Every operating system has software just install it. Logically, this has its positive side and its negative side. The positive is that only finishing the installation we can do everything, but the negative is that we can have software that we do not need. For this reason, I have a text file that, inserted into a terminal, updates me, installs me and removes software to leave me Ubuntu (or some other distribution) as I like. If you are a little lazy and want to install interesting software, you may want to try Ubuntu After Install.
As its name suggests, Ubuntu After Install is a script which includes many packages that can be useful. I find it important to mention that this script is designed for use in the standard version of Ubuntu, that is, it can work without any problems in any distribution based on the Canonical operating system, but some packages may not work properly in another distro.
Once installed, we just have to launch it, something we can do from the Dash, and the script will display a window similar to the one at the top of this post (only the one in the center). Once you have read the software in the list it will show us a window like the one below we can choose which software to install and what software not to install. Once we have everything checked / unchecked according to our preferences, we just have to click on “Install Now”, the process will start and when an application has been installed, a green dot will appear on the right. If there is any problem, the dot will be red.
How to install Ubuntu After Install on Ubuntu 16.04
To install Ubuntu After Install, simply open a terminal and type the following commands:
sudo add-apt-repository ppa:thefanclub/ubuntu-after-install sudo apt-get update sudo apt-get install ubuntu-after-install
Packages included in Ubuntu After Install
- Ubuntu Restricted Extras: Video Codecs and Flash Plugin.
- libdvdcss: To enable DVD playback.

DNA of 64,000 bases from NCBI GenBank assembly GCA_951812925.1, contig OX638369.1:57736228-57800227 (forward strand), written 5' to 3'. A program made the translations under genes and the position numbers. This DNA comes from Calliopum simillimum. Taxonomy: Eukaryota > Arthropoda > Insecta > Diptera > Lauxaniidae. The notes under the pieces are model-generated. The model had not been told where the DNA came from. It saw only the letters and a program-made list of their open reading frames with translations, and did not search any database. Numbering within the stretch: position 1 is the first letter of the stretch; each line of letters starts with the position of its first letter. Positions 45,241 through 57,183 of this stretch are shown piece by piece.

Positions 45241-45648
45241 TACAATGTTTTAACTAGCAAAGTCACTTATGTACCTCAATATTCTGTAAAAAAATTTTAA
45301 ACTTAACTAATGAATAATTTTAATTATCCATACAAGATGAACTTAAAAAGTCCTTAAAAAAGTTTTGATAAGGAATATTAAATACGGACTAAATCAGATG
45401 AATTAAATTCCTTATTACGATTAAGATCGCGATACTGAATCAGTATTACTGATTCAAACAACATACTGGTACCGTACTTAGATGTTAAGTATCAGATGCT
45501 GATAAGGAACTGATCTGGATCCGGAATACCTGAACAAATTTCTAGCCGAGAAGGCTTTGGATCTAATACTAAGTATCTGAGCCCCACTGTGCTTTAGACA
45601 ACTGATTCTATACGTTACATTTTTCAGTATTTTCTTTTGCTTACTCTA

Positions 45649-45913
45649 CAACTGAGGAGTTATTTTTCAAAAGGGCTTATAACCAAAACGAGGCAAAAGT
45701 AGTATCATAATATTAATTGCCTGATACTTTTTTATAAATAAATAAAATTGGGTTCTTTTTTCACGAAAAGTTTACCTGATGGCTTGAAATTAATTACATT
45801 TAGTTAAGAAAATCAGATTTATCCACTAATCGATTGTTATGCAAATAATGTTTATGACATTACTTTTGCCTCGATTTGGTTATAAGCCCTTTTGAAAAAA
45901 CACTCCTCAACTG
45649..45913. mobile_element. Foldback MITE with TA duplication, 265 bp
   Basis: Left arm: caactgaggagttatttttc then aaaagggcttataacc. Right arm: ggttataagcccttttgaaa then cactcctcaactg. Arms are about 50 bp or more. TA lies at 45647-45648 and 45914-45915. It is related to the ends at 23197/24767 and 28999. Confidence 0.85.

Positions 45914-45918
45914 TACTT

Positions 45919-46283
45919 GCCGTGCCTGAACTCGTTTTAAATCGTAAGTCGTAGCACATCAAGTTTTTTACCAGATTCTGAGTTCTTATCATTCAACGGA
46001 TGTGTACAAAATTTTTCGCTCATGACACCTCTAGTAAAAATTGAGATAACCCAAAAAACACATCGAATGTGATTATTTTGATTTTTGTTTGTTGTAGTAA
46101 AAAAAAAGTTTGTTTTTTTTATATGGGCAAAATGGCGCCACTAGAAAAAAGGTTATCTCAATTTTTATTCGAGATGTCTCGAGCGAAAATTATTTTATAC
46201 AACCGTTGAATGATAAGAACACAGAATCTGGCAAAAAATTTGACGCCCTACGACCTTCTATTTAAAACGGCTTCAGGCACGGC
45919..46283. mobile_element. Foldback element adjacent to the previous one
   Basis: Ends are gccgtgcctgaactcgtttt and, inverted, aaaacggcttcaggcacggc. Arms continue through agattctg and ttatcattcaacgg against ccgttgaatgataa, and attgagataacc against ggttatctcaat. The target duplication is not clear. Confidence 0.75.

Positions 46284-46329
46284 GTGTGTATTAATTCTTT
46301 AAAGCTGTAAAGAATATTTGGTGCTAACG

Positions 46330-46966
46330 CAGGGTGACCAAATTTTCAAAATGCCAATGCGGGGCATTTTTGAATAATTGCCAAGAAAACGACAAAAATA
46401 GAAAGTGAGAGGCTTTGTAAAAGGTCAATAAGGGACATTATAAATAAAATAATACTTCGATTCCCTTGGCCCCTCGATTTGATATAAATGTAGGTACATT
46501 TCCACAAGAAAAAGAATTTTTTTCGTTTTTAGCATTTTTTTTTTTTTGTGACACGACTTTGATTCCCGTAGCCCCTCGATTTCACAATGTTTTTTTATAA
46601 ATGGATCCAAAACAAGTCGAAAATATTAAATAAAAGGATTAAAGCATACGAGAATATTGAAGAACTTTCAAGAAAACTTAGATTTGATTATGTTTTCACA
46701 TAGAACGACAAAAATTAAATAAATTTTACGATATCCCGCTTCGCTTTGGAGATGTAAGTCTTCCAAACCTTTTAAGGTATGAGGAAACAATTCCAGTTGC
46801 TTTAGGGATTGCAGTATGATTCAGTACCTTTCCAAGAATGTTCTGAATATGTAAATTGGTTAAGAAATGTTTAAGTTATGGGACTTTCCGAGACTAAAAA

- Unity Tweak Tool: To modify the Ubuntu interface and other things.
- Numix Circle: Different icons for our desktop.
- Variety: It will allow us to change the wallpaper in different ways. I have to confess that I used it until recently, but I prefer to create my own funds with Shotwell.
- My Weather Indicator: Local weather information.
- Google Chrome: Google’s web browser.
- Tor Browser: Secure and anonymous web browser. It is based on Firefox.
- LibreOffice: Open source Microsoft Office.
- Telegram: Alternative to WhatsApp, but better.
- Skype: Microsoft’s messaging proposal.
- Pidgin: All-in-one messaging client.
- Dropbox: One of the most recognized clouds from where we can save and share our files.
- VLC: One of the most versatile media players in existence, for both audio and video.
- Code: Another media player that does even more than VLC, but is more complicated to use.
- radio Tray: To listen to streaming radio.
- spotify: The application for listening to music from the most used streaming music service on the planet.
- GIMP: Great image editor, an alternative to Photoshop which it surpasses in some points (but loses in others).
- darktable: Allows photographers to process RAW files.
- inkscape: A vector graphic editor.
- Scribus: Professional quality desktop publishing software.
- OpenShot: A great video editor.
- Kdenlive: Another great video editor.
- Handbrake: To convert video from / to different formats.
- Audacity: Audio Wave Editor.
- Steam gaming platform: For games.
- KeePass: A password manager.
- Shutter: To take screenshots and edit them later. It’s the one I use to mark some screenshots. It is simple and effective.
- FileZilla: A program for accessing FTP servers.
- BleachBit: To clean the system.
- Samba: For network sharing.
- PDF Tools: Tool for joining, cutting, adding and editing PDF documents.
- p7zip: Add compression and decompression of 7zip files.
- Oracle Java 7: i think this needs no introduction but is necessary to be able to view or open some files.
- Atom: GitHub code editor.
- brackets: For web development, originally developed by Adobe.